Although light to moderate alcohol intake may reduce cardiovascular disease (CVD) mortality, the effect on total mortality requires further study, particularly among young and middle-aged women. We studied the association between alcohol consumption and mortality from all causes, from cancer, and from CVD in the Swedish Women's Lifestyle and Health Study, a cohort of 47,921 female residents of Sweden aged 30-49 years at baseline in 1991/1992 and followed up to 2006. We estimated the relative risk (RR) of mortality associated with alcohol intake using Cox regression adjusted for age, smoking, BMI, saturated fat intake, physical activity, and education. During 713,295 person-years of follow-up, 1,119 deaths occurred, including 158 deaths from CVD, 673 deaths from cancer, and 288 deaths from other causes. Compared with non-drinking, light to moderate drinking (0.1-19.9 g of alcohol per day) showed a statistically significant inverse association with total mortality (RR = 0.83, 95% CI = 0.71-0.98). Analyses of cause-specific mortality revealed an RR for CVD mortality of 0.69 (95% CI = 0.46-1.01) and an RR for cancer mortality of 0.92 (95% CI = 0.75-1.15). These results suggest that in younger women, a possibly beneficial effect of light to moderate drinking on future risk of mortality is limited to a prevention of CVD mortality but not cancer mortality.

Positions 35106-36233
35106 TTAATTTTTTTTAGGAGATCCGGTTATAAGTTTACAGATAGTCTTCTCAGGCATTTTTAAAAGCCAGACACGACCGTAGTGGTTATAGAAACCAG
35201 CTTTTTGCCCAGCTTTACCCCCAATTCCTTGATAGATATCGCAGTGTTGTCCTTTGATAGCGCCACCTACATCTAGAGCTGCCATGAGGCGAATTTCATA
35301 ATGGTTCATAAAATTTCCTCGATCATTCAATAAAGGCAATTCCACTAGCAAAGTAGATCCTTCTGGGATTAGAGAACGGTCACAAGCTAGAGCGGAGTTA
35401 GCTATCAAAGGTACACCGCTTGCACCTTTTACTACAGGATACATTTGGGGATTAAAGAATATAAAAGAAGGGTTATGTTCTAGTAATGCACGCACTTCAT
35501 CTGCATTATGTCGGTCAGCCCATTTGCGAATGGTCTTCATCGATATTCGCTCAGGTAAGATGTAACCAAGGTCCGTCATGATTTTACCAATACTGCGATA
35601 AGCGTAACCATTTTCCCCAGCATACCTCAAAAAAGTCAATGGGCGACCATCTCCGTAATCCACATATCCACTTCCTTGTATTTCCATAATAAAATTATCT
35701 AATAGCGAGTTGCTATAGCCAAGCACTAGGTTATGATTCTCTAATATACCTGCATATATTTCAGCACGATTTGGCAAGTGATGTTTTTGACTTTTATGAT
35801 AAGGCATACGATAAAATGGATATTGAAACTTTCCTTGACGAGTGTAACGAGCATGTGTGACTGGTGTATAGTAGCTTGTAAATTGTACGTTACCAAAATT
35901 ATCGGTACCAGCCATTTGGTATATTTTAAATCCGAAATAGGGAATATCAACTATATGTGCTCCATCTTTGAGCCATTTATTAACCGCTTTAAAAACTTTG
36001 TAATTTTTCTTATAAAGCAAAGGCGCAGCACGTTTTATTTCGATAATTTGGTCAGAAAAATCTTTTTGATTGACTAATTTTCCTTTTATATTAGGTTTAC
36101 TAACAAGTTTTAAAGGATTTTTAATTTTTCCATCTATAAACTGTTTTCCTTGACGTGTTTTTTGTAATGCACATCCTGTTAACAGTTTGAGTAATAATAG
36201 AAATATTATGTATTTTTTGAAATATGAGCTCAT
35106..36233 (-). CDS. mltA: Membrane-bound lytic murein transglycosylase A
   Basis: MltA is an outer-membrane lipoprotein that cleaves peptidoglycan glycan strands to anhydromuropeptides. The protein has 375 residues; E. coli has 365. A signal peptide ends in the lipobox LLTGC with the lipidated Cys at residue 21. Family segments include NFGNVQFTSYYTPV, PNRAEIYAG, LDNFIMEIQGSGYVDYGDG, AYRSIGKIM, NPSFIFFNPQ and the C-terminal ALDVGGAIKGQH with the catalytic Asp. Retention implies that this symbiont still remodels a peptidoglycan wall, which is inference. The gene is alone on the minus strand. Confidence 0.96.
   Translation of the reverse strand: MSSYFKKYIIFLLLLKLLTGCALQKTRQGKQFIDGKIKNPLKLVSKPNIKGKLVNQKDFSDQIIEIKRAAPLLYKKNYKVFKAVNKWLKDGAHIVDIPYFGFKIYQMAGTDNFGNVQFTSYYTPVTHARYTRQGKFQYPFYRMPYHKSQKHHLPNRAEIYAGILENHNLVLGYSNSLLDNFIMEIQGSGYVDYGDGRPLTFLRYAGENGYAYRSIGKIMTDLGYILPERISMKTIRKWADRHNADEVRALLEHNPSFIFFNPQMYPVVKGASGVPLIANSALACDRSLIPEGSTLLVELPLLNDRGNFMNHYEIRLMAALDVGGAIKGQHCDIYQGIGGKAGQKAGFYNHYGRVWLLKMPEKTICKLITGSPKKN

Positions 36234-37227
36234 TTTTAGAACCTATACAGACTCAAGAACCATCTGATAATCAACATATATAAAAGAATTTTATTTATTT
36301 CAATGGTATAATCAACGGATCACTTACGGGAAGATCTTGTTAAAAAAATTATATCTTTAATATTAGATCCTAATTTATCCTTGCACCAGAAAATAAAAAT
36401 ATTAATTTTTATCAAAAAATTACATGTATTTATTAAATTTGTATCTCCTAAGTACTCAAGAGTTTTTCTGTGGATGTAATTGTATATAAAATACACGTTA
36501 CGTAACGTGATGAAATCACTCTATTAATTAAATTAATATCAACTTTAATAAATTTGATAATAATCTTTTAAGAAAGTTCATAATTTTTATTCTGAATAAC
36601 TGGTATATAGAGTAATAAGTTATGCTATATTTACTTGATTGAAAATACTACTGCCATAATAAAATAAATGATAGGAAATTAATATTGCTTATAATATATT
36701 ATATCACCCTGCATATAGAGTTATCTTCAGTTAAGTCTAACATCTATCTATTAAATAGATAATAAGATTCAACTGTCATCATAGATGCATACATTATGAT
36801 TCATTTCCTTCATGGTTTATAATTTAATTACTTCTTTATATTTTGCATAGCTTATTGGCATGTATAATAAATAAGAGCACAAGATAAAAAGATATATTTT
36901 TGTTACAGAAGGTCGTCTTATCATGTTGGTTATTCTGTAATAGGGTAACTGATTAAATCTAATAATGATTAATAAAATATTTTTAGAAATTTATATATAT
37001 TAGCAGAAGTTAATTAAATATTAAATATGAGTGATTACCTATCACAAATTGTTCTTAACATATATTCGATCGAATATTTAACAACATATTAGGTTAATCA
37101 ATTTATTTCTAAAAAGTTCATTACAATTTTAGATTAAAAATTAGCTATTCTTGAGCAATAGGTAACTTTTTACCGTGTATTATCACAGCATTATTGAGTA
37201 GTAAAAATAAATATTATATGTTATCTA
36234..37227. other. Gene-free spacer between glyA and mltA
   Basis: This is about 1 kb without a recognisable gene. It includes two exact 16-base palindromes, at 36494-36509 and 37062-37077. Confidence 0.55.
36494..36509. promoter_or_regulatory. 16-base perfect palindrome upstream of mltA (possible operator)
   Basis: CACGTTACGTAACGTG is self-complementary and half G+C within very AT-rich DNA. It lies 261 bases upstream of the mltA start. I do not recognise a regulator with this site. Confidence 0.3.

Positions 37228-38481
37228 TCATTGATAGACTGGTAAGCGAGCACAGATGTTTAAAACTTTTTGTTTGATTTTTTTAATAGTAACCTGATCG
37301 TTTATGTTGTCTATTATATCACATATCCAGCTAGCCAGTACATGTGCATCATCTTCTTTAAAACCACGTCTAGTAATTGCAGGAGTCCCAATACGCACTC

- Cohort study
- Women's health